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intervention and gender

On one episode of the Tyra Banks show they discussed public intervention in situations of need. One section of the show dealt with the different attitudes shown towards couples of various gender combinations. Couples (male and female here refer to their presentation) – one male/female, one male/male and one female/female – staged an argument where one partner was clearly more powerful and more threatening than the other.  The results indicated that:

The male/male couple were largely left alone. The conclusion many came to was that a guy can look after himself and that a domestic violence situation between them was basically a victimless crime. This was in spite of the fact that one man was significantly more burly and threatening than the other. No-one intervened.

The female/female couple was treated like a sideshow and many passersby found the angry and violent exchange (threats/pushing) funny.  The conclusion reached after the comments were analysed was that this reaction had something to do with lesbian couples being sexually objectified and therefore seen as less a real couple. It also may have had to do a with a perception that a woman would not really harm another woman (something that statistics show to be untrue). Again, no-one intervened.

The male/female couple attracted the most attention from passersby. This was the only scenario where someone (a NYC firefighter) stopped and clearly told the male that he had to stop what he was doing immediately. However, when a few police cars arrived on the scene it became clear that others had called 911 after seeing the exchange.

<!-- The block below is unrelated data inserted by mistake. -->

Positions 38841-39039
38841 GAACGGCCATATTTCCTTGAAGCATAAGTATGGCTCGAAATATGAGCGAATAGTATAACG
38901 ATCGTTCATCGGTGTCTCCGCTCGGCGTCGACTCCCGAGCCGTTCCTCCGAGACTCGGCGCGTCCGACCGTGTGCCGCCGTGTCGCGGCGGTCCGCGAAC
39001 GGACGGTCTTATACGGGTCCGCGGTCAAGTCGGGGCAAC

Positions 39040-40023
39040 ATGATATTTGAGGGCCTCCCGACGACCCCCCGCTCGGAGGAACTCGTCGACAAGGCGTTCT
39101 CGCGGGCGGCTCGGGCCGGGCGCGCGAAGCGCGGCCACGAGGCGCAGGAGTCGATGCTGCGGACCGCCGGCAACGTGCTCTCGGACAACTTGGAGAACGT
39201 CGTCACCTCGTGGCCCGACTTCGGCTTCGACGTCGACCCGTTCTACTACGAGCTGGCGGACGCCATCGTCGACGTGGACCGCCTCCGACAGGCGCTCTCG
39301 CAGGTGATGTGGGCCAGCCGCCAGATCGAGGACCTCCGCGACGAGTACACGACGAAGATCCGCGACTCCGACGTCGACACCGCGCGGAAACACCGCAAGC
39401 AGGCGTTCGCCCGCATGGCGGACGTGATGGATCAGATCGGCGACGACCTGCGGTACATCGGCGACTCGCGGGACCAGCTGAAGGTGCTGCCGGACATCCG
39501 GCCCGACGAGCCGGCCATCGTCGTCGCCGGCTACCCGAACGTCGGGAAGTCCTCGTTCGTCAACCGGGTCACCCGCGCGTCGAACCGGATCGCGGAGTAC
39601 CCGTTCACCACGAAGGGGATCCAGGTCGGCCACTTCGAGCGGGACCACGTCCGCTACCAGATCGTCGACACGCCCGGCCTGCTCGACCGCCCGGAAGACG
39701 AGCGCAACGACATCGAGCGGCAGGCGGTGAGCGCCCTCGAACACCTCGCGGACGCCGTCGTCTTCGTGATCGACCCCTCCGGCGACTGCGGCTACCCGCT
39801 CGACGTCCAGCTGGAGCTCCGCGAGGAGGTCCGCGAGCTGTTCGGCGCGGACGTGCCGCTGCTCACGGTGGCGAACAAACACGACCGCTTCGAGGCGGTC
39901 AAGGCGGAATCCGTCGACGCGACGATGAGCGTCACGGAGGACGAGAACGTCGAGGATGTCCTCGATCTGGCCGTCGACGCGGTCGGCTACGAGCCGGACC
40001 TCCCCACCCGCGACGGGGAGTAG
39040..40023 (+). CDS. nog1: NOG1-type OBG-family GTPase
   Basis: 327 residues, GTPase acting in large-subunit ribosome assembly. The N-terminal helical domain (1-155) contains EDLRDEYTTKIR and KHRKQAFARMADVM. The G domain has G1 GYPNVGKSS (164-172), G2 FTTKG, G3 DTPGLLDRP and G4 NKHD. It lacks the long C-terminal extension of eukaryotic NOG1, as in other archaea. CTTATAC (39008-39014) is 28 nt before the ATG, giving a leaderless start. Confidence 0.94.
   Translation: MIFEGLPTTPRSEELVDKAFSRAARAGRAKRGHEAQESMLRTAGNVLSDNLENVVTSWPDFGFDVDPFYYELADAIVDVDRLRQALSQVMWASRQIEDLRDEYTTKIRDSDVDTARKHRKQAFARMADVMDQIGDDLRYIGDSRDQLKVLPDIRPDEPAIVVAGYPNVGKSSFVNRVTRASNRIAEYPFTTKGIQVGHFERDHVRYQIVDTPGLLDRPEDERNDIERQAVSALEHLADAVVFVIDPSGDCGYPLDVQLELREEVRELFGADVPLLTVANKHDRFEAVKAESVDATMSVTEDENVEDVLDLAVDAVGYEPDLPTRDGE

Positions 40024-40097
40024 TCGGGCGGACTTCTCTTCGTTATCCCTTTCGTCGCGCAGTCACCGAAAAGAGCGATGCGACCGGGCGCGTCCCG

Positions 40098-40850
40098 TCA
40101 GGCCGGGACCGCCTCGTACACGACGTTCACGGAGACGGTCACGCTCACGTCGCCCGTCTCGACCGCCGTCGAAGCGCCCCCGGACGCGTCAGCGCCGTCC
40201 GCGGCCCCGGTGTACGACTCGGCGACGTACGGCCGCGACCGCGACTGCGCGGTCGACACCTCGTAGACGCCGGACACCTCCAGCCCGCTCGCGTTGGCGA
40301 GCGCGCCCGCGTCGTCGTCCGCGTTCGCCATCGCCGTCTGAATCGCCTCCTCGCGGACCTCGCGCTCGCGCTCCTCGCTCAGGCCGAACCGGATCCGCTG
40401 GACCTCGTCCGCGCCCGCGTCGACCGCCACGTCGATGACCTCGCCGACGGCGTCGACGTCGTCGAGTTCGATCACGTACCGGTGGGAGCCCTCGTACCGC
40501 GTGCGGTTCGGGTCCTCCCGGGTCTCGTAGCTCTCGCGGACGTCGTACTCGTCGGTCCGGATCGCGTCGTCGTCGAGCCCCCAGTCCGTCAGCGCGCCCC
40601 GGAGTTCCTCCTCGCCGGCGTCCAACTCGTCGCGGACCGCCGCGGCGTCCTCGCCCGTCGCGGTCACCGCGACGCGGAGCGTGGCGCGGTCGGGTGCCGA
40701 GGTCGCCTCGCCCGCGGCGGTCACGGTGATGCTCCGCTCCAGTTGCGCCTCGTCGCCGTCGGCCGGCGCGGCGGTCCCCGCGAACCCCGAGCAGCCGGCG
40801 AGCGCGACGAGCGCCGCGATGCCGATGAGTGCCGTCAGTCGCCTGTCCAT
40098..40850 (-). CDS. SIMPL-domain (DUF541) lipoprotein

I’m curious to know the opinion of transgender people on this issue. You may have had the opportunity to see both sides of this scenario, particularly in terms of the expectations of other people on you, depending on whether you were presenting as male or female. Did (or do) you see a shift in how you are perceived in terms of your power and whether or not you need to be defended or aided? Did your expectation of assistance or support from others (particularly in situations of conflict) change when you transitioned?

3 Responses

  1. Personally, I have yet to be involved in a confrontation like these since my transition, but I’ve certainly experienced a change in how I’m viewed in terms of both my need for assistance and my ability to provide it to others. One everyday situation is at the grocery store, where I seem to be offered help carrying my groceries out to my car much more often than before.

    As for my ability to provide assistance, I had quite an amusing experience several months ago. Growing up, my dad almost always had a Jeep of one type of another and we spent a lot of times on backroads, far from any towns, phones or other potential sources of help. One thing I learned is that you always stop and offer help to anyone who appears to be in need, since it may be you needing the help the next time. I’ve owned my own 4-wheel-drive vehicle for several years now and have always adhered to the same code as an adult.